Referring to FIG. 3, prior to pouring concrete a form 30 is constructed. To hold the anchor bolt 12 in place, bracket 10 is attached (typically using nails 34) to the interior side surface 32 of sidewall 30. This is typically done below the anticipated pour line of the concrete, so that the anchor bolt 12 is not pushed sideways, off vertical, by the flowing cement. Anchor bolt 12 is then placed in the retaining portion 16 of bracket 12 and the concrete is poured and cured.

Referring to FIGS. 2 and 4, in an alternative preferred embodiment 10′, an attachment and spacer portion 14′ is comprised of two thin vertical tubes, sized to retain nails 34′ (FIG. 4) that are hammered into the side surface 32 of wall 30 (FIG. 4). Retaining portion 16′ is slightly longer than portion 16 of bracket 10.

Both bracket 10 and 10′ may be made of substantially rigid material, such as substantially rigid polymers and metals. In preferred embodiments that are not shown, brackets 10 and 10′ are formed to include sharp, nail like protrusions, which are driven into the form 30. As a note, nails 34 or 34′ or a nail like portion may be easily broken off after the concrete has been poured by using a wrench to bend it repeatedly back and forth. In a preferred embodiment made of metal, the bracket takes up less volume, as it is in the form of wire work.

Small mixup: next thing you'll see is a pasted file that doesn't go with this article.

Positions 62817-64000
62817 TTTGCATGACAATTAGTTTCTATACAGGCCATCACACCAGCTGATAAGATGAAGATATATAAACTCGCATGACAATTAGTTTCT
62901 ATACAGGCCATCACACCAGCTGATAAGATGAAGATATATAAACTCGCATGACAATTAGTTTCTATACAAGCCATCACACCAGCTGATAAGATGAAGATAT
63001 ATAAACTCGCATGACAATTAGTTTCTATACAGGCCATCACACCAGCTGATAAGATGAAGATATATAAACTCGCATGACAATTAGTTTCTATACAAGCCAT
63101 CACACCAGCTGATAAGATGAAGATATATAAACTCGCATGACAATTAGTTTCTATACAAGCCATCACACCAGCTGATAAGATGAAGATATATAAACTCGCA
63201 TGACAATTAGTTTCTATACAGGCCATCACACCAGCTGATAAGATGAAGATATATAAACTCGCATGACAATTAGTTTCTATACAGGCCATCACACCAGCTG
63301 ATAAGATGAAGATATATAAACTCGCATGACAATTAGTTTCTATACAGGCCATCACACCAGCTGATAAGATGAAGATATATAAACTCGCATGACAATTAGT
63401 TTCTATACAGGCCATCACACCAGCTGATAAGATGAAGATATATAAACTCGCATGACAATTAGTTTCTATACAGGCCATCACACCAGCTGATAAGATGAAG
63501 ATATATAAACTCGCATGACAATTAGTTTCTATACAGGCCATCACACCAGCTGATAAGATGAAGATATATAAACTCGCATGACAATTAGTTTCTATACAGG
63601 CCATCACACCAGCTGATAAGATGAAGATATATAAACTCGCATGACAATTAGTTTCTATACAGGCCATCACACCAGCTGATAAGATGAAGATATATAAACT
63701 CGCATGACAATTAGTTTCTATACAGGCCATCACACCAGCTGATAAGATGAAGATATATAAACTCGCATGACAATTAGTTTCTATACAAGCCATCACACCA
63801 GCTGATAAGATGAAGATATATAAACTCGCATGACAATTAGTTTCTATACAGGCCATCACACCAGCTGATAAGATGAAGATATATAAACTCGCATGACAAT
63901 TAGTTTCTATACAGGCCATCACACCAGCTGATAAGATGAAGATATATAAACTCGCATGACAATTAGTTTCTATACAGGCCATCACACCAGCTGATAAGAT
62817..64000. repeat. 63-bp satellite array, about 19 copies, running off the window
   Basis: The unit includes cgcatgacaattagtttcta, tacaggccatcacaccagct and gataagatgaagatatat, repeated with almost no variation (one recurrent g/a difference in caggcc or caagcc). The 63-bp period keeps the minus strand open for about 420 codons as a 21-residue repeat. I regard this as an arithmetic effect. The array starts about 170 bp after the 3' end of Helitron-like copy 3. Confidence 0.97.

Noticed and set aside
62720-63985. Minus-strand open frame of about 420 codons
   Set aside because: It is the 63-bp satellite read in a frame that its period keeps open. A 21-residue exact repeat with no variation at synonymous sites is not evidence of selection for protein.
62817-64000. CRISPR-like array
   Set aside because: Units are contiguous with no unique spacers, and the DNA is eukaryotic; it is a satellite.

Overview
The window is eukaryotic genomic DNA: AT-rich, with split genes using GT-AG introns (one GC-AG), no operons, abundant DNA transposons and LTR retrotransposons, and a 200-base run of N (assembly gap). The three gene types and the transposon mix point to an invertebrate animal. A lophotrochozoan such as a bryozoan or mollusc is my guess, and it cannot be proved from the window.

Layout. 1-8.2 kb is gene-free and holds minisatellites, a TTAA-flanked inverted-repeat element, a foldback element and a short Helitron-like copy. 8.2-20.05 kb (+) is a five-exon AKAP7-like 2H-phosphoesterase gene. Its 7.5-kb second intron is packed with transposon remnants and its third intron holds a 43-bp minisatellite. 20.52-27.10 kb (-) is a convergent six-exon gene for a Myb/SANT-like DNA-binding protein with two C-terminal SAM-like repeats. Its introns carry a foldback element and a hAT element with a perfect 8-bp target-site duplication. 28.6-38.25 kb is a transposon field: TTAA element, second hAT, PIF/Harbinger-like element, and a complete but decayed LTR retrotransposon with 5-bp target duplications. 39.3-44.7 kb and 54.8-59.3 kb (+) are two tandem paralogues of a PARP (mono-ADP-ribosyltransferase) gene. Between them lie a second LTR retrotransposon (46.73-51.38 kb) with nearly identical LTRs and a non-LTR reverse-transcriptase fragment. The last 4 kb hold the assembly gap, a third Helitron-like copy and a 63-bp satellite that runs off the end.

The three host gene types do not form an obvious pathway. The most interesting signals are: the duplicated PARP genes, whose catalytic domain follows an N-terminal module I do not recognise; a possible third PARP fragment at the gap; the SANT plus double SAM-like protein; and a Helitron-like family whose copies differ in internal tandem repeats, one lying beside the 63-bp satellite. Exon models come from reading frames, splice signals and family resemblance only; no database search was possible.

While a number of exemplary aspects and embodiments have been discussed above, those of skill in the art will recognize that there may be modifications, permutations, additions and sub-combinations thereof. It is therefore intended that the following appended claims and claims hereafter introduced are interpreted to include all such modifications, permutations, additions and sub-combinations as are within their true spirit and scope.